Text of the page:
My grandfather regularly visited dargahs (tombs) of Muslim saints along with shrines of Hindu saints. Every year he joined in the Moharram procession carrying sweets made at home. My grandmother was very drawn to Jainism. So much so that when on her eightieth, which she announced was going to be her last birthday, she decided to give away her possessions, she gifted all her inheritance to a Jain monastery. Her jewellery she gave to her daughters, daughters-in-law, grand-daughters, and great granddaughters and all but two of her sarees went to her friends from the temple. Two weeks later she was diagnosed with a brain tumour and few months later she passed away, fully embracing whatever was next. No remorse, no regrets and no attachments. Eleven days later my grandfather passed away. He could not go on without her. They had been married for over sixty years and had lived in that town for about fifty of those. When hundreds gathered for the funeral no one was surprised.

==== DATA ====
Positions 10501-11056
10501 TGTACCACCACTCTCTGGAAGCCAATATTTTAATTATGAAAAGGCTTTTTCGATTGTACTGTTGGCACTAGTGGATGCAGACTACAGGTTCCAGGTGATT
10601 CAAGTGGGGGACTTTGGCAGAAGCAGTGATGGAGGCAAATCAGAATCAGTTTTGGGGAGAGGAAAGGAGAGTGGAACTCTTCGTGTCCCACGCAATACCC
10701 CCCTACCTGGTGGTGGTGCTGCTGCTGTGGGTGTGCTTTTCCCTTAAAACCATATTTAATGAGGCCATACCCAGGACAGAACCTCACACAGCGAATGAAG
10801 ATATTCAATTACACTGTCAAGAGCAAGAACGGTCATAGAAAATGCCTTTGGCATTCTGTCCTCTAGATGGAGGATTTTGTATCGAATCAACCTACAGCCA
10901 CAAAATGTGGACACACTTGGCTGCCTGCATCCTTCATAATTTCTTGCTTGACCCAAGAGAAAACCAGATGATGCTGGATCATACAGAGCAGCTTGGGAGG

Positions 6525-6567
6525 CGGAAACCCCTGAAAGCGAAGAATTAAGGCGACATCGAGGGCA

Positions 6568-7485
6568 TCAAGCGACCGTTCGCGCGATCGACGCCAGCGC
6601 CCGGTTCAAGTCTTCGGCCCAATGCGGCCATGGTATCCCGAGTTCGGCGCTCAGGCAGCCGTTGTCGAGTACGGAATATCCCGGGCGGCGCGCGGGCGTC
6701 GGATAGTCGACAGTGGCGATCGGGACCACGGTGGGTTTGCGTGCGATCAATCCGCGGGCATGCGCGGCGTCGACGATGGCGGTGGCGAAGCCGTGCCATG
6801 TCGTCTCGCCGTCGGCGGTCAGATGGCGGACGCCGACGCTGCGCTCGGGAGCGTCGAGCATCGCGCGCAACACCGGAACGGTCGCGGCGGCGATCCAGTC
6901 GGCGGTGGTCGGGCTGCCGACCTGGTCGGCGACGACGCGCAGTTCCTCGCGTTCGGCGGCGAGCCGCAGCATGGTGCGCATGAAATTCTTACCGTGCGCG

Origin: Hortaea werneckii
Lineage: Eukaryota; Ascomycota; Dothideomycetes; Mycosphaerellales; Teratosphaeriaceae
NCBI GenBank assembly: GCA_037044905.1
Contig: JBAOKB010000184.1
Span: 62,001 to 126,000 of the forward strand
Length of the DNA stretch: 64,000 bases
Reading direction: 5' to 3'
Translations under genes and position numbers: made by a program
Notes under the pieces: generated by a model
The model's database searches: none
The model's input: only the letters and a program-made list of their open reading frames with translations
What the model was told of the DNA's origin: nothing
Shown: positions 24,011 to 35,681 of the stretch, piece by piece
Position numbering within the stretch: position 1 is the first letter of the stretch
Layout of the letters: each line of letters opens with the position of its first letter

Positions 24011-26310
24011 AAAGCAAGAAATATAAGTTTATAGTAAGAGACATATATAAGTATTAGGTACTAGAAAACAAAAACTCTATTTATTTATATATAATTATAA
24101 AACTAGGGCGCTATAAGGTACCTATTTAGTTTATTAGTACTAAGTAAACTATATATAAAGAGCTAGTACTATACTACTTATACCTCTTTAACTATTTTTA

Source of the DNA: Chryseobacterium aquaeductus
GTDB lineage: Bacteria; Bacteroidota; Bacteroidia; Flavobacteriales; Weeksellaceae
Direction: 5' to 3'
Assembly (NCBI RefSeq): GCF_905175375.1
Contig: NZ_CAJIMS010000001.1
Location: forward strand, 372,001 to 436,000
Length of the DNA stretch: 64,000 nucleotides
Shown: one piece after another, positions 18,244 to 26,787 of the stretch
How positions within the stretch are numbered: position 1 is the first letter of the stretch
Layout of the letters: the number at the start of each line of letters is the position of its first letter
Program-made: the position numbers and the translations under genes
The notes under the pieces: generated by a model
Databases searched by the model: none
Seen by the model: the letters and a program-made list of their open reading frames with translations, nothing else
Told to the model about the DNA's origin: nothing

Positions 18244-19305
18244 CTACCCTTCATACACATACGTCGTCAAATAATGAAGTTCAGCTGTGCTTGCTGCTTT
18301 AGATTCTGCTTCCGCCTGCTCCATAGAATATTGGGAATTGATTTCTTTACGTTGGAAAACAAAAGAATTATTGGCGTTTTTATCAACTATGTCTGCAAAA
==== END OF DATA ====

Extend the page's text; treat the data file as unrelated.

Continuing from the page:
What everyone remembers most about Nana and Jiji to this day is how their house was always open to guests, visitors, travellers, random strangers passing through town, the homeless and the poor. The house was perfectly positioned next to the bus stand and a stone’s throw away from the railway station, making it the first port of call for anyone coming into town. Some would come to say hello, others to ask for help. No one left empty handed. If nothing else, they at least got a cup of tea or a meal. There was always someone extra for lunch.

It was a house that had grown organically over the years, room after room added like train compartments with multiple doors that were never shut. Open to all. Much like their hearts.

            One night as we all slept in the yard, a homeless woman came and sat by the rickety wooden gate. She wanted food. A particular kind of bread. Nana who was sleeping on a wooden bed by the gate woke up and asked one of my cousins to let Jiji know the woman was here. Jiji who was sleeping inside got up and cooked some fresh bread for her. I learned in the morning that this was quite a regular occurrence. The woman who was most likely from out of town (she spoke another language) had made a nearby temple her home. Clearly of unsound mind, she had no idea where her real home was, but she knew there was one place she could go to and ask for what her heart desired. When anyone asked Nana why he indulged her whims, he would say, ‘Well, she doesn’t understand but we do.’ Jiji would joke about it and say the woman was probably her sister-in-law from her last life.